Many knife blades are made from quality crafted steel and will last centuries with little care. However, the wooden handles are no match for the blades endurance. The countless hours of use and the wear and tear from washing can render a knife's handle useless. There is no need to throw out a quality knife blade because of a broken or cracked handle. Replace the handle and the knife is as good as new again.
Wrap the blade of the knife in a paper towel and wrap grey tape around the knife blade. Remove any of the remaining wood from the knife's old handle. Use wire cutters and cut the old rivets as close to the knife blade as possible. Repeat this process on the other side of the knife handle. Use a metal punch to push the remaining pieces of the rivet from the holes. Clean all dirt, rust, and grime from the metal part of the blade, or tang. Use a fine grit sandpaper to buff away any stubborn rust spots.
Lay the tang on the wood and mark the rivet holes on the wood. Move the tang off the wood. Using a wood drill with a bit that matches the size of the rivet hole, drill a hole through the wood slab. Carefully saw the chunk of wood evenly in half long ways. Using the epoxy, glue the wood slabs on each side of the tang, matching the rivet holes in the wood up with the rivet holes in the tang.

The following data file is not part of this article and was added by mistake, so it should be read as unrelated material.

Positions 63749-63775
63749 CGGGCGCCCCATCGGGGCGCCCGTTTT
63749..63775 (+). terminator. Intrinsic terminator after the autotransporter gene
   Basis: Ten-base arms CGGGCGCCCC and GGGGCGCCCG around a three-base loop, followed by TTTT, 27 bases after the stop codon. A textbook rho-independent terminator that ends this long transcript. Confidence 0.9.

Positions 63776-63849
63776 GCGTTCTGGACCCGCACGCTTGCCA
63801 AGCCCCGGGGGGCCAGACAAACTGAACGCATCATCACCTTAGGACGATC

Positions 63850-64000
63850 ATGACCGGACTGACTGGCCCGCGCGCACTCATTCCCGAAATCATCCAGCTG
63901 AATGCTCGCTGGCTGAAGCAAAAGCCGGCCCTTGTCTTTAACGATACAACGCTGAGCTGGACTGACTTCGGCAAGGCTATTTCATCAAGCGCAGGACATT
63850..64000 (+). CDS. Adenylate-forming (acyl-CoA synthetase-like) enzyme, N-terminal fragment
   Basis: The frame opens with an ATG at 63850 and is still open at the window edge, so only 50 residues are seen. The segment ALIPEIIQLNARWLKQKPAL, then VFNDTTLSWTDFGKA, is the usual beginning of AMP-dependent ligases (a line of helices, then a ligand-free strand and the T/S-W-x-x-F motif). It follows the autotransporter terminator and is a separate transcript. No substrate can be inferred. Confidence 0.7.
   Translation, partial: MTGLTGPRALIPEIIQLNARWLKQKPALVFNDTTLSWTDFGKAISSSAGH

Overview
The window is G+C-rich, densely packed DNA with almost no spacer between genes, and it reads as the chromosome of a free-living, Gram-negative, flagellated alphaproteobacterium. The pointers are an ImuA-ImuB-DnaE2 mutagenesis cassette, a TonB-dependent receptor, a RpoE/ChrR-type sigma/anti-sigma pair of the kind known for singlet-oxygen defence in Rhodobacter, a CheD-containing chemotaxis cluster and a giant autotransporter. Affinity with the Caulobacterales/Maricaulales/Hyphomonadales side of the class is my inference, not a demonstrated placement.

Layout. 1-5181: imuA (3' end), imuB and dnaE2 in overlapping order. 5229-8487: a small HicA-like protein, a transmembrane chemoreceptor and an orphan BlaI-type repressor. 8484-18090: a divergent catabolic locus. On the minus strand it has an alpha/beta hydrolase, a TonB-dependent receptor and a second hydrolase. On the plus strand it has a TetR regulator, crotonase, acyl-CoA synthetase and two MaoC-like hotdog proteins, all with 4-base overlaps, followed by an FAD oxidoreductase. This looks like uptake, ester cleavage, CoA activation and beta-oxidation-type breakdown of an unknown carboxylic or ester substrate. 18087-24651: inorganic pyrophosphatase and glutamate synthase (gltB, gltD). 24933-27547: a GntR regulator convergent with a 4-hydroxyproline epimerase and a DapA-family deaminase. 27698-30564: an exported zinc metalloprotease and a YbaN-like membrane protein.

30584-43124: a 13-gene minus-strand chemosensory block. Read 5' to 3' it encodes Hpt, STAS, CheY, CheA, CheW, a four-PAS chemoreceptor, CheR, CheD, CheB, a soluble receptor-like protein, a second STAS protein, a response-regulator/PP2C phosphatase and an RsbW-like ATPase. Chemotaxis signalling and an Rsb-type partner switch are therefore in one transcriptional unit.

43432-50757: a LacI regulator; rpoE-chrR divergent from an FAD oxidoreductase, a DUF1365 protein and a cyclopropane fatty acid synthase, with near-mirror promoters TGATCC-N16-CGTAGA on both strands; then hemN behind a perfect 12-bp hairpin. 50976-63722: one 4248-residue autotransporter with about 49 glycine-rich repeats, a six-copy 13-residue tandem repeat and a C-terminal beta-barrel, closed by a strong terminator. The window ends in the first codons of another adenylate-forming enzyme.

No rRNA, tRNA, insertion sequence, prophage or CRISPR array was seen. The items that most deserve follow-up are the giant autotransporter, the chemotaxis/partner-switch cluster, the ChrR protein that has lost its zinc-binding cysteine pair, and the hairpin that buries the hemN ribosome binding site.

Insert the male end of the compression rivet through one side of the hole and insert the female side of the rivet through the other side of the hole. Place the knife handle on a padded surface and with a rubber mallet hit the rivet forcing the two pieces together, this compresses the rivet and causes them to lock. Repeat this step with the second hole.
Sketch the shape of the knife handle onto the wood chunk. Using a sharp blade whittle away the wood block until it is the desired shape. Use varying grits of sandpaper to smooth out the new handle.
Be careful handling the blade during the replacement process.